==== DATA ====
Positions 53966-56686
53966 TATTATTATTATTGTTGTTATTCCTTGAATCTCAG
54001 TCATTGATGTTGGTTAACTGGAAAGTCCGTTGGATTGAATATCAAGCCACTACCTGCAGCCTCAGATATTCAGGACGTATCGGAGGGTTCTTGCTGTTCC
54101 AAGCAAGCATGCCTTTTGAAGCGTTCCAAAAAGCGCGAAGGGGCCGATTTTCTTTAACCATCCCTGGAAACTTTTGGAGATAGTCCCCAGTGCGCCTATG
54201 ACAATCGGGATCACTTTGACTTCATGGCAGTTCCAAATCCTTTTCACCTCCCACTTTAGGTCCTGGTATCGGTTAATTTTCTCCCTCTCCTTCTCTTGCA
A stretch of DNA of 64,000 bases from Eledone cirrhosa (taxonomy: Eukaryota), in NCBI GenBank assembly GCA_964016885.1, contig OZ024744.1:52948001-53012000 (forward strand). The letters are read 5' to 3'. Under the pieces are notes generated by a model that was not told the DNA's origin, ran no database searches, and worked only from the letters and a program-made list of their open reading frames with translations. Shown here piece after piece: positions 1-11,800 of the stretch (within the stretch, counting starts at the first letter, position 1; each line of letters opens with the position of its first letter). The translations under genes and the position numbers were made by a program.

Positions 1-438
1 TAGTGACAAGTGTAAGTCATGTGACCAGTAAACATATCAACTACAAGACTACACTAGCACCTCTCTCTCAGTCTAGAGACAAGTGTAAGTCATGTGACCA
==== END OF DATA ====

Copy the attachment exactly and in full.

Positions 53966-56686
53966 TATTATTATTATTGTTGTTATTCCTTGAATCTCAG
54001 TCATTGATGTTGGTTAACTGGAAAGTCCGTTGGATTGAATATCAAGCCACTACCTGCAGCCTCAGATATTCAGGACGTATCGGAGGGTTCTTGCTGTTCC
54101 AAGCAAGCATGCCTTTTGAAGCGTTCCAAAAAGCGCGAAGGGGCCGATTTTCTTTAACCATCCCTGGAAACTTTTGGAGATAGTCCCCAGTGCGCCTATG
54201 ACAATCGGGATCACTTTGACTTCATGGCAGTTCCAAATCCTTTTCACCTCCCACTTTAGGTCCTGGTATCGGTTAATTTTCTCCCTCTCCTTCTCTTGCA
A stretch of DNA of 64,000 bases from Eledone cirrhosa (taxonomy: Eukaryota), in NCBI GenBank assembly GCA_964016885.1, contig OZ024744.1:52948001-53012000 (forward strand). The letters are read 5' to 3'. Under the pieces are notes generated by a model that was not told the DNA's origin, ran no database searches, and worked only from the letters and a program-made list of their open reading frames with translations. Shown here piece after piece: positions 1-11,800 of the stretch (within the stretch, counting starts at the first letter, position 1; each line of letters opens with the position of its first letter). The translations under genes and the position numbers were made by a program.

Positions 1-438
1 TAGTGACAAGTGTAAGTCATGTGACCAGTAAACATATCAACTACAAGACTACACTAGCACCTCTCTCTCAGTCTAGAGACAAGTGTAAGTCATGTGACCA